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Check and balance a seductive lie: ESM Goh

Check and balance a seductive lie: ESM Goh
PAP candidates for the Marine Parade GRC at the press conference in Chai Chee today (Aug 26). The party’s slate for the GRC is (from left) Associate Professor Fatimah Lateef, Social and Family Development Minister Tan Chuan-Jin, Mr Seah Kian Peng, ESM Goh Chok Tong and Mr Edwin Tong. Photo: Wee Teck Hian

Check and balance a seductive lie: ESM Goh

SINGAPORE — Taking jibes at the Opposition whom he described as nomads who “don’t have interest in people’s welfare”, Emeritus Senior Minister Goh Chok Tong said today (Aug 26) that voters should give the People’s Action Party (PAP) government a strong mandate if they have been happy with its work.

“I look at this election as the mandate for the Lee Hsien Loong government … It’s an endorsement of what they have done for the last four years. So if people have been happy with what they have been doing, give them a strong mandate to continue with what they’re trying to do,” said Mr Goh, who was speaking at a press conference to formally unveil PAP candidates for Marine Parade Group Representation Constituency (GRC). “If you have a good government, don’t ever cause disruption to what we have been trying to do, which is national leadership transition and the continuity of good government.”

The PAP slate for Marine Parade GRC will be anchored by Social and Family Development Minister Tan Chuan-Jin, the rest of the line-up comprises Mr Goh, Mr Edwin Tong, Associate Professor Fatimah Lateef and Mr Seah Kian Peng.

Mr Tan cited keeping Singapore safe, building a thriving economy and providing homes, healthcare and education, as examples of the progress that the PAP government has brought about for the country. “Do we need a government that is honest, a government that is accountable and will do right by our people? Do we need a government that is reliable, a government that translates ideas into realities? Do we need a government that is strong to make the brave decisions, the difficult decisions when they’re needed? This, in many ways, is who we are as a government,” said Mr Tan.

Mr Goh said that contrary to the Opposition’s argument of needing more check and balances in Government, the check comes from the “integrity of the leadership in PAP”. “For many years, the PAP was the only party in Parliament. Had the PAP gone corrupt in those years? Until the 2011 election, there were very few opposition MPs in Parliament. Had the PAP let the people down? We are our own checks, the integrity of our leaders and our MPs … not this seductive lie of check and balance. They are seducing the people. And if the people are not careful, they will be seduced … (and) they will pay a price,” he said.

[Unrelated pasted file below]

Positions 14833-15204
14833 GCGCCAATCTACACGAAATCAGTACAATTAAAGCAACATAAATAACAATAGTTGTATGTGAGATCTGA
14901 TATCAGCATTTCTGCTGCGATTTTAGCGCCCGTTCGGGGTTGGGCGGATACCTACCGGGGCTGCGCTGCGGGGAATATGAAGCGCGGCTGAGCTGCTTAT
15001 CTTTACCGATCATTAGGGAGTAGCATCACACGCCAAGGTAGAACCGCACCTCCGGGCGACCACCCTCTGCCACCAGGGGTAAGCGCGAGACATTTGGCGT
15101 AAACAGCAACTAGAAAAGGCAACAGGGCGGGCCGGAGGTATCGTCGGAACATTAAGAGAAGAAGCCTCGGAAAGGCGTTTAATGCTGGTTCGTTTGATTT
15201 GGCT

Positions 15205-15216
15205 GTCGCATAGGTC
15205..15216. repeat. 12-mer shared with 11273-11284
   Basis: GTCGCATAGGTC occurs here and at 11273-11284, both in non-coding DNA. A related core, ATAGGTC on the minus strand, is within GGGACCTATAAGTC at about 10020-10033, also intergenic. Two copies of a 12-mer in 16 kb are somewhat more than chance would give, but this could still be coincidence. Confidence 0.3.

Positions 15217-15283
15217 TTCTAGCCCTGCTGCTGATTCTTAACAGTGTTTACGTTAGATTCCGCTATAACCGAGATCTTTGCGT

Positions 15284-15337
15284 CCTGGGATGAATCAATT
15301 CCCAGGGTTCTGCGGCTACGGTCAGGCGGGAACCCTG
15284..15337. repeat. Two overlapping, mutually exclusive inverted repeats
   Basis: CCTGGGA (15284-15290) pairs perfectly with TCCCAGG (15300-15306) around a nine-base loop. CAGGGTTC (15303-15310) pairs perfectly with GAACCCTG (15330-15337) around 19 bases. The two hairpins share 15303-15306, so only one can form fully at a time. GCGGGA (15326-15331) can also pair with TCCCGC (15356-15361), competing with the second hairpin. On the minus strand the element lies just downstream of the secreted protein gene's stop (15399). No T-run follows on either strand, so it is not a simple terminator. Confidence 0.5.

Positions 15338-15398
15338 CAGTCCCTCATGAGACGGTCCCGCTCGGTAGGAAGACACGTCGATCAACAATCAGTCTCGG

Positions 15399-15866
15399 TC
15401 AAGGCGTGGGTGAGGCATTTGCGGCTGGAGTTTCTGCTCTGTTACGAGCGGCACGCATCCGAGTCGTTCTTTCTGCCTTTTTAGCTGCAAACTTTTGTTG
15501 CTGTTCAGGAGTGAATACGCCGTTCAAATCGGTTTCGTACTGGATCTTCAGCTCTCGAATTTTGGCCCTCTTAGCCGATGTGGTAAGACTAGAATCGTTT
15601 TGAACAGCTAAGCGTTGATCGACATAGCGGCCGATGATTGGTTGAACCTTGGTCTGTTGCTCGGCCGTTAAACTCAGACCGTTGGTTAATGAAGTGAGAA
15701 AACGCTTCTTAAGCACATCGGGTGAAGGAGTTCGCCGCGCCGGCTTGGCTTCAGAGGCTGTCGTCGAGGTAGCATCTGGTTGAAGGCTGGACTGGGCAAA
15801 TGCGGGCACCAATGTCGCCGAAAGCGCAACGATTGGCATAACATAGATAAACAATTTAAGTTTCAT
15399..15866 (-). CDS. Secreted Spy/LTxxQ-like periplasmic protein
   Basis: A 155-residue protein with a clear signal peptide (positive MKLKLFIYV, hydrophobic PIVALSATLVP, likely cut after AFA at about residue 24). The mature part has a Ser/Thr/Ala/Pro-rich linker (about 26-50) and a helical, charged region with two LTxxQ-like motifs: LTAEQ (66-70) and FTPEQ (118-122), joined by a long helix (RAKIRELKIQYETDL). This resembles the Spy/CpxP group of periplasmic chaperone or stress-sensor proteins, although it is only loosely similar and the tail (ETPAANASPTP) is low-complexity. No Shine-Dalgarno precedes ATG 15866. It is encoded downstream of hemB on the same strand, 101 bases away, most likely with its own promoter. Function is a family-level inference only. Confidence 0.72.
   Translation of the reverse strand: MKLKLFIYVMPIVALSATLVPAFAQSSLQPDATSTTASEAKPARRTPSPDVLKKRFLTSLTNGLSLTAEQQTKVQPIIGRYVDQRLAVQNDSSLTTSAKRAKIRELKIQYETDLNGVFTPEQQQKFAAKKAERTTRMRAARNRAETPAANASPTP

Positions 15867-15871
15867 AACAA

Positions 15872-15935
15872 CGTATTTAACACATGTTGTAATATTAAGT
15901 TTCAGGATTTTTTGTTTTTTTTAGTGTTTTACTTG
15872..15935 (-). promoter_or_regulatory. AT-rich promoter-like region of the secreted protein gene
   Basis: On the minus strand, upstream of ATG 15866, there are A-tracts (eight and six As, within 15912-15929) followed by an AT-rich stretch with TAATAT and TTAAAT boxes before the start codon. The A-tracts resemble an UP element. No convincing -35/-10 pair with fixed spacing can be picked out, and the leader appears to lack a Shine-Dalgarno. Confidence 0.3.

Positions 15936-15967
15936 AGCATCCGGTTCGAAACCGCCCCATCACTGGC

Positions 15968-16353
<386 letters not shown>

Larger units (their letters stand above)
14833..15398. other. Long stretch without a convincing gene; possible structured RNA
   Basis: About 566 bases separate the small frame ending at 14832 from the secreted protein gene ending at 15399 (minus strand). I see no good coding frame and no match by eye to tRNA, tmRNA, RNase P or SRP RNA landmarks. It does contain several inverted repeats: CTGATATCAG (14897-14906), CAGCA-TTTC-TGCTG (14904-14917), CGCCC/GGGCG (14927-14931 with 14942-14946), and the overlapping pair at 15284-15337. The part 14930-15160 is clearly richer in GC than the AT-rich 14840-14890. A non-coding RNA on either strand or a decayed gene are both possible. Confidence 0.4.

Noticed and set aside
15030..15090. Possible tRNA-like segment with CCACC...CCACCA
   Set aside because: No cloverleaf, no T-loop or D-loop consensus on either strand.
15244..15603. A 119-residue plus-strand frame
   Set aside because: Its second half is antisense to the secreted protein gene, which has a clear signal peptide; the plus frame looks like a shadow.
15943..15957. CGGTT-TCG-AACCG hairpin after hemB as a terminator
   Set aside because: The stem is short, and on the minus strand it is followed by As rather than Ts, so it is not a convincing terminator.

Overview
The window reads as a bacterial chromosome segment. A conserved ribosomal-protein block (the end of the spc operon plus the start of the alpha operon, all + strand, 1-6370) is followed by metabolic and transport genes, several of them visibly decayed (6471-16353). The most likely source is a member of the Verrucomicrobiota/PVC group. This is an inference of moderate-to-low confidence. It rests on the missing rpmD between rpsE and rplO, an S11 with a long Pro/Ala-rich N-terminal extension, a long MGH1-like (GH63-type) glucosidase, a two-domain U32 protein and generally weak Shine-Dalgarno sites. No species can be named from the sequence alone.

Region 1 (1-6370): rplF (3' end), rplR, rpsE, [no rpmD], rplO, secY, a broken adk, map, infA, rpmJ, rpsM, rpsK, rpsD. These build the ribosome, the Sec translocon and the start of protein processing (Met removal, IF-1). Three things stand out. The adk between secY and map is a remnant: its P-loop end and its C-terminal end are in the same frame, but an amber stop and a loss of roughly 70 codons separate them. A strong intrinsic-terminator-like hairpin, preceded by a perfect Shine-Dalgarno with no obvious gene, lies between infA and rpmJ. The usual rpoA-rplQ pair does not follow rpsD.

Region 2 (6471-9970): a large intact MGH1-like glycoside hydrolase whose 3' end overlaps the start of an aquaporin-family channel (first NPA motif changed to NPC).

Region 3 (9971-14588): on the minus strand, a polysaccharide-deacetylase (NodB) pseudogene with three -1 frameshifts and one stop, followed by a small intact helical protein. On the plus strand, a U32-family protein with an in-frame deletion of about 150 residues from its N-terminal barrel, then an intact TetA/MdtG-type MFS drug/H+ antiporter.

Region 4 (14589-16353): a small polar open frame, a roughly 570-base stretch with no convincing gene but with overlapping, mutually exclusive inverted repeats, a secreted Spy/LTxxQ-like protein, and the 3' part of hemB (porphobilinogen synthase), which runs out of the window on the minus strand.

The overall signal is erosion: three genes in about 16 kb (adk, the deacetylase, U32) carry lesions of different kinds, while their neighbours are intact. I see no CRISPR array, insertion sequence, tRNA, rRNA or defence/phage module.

Likening Opposition figures to nomads who move from one place to another, Mr Goh said: “They’re looking for plunder … So now a new tribe is coming, do they really have an interest in Marine Parade people’s welfare?” he said. “I will leave it to (the residents) to decide whether I’ve done a good job over the past 40 years or not.”

The Workers’ Party has indicated its interest to contest Marine Parade GRC. On the WP’s challenge, Mr Goh said: “Strength is relative. They are stronger than the NSP (National Solidarity Party), there’s no doubt about that. But there’s a certain arrogance in them. They came, the NSP out you go. Will that same arrogance be able to replace me and my team in Marine Parade? Let them try.”

Mr Goh also used the fable of a rooster who boasted that “its crowing caused the sun to rise” to dismiss claims by the Opposition that its showing in the 2011 GE contributed to policy shifts such as increased social spending and tightening the inflow of foreigners.

Mr Goh, who was Singapore’s second Prime Minister, traced the Government’s evolving focus from survival and building up of the reserves under founding Prime Minister Lee Kuan Yew’s watch, to his time as Prime Minister where dividends were shared with Singaporeans through Edusave and Medifund. Policies and programmes adapt to new environments and situations over time, he said.

“By the time Mr Lee Hsien Loong took over, our reserves had become bigger and, of course, the needs of our society have changed. So it was quite right for PM to start, not from after 2011, but from the day he took over, to have more schemes to benefit the people,” Mr Goh said. “After 2011, he did more — this is correct. But is it because of more people from the Opposition in Parliament or is it because the needs of the people have changed?”

Mr Goh added: “Don’t be seduced by these kind of arguments. What (has the Opposition) offered? If they offered alternative, which we adopted (or) copied, we then can say ‘we did what they told us to do’. We have not done so.”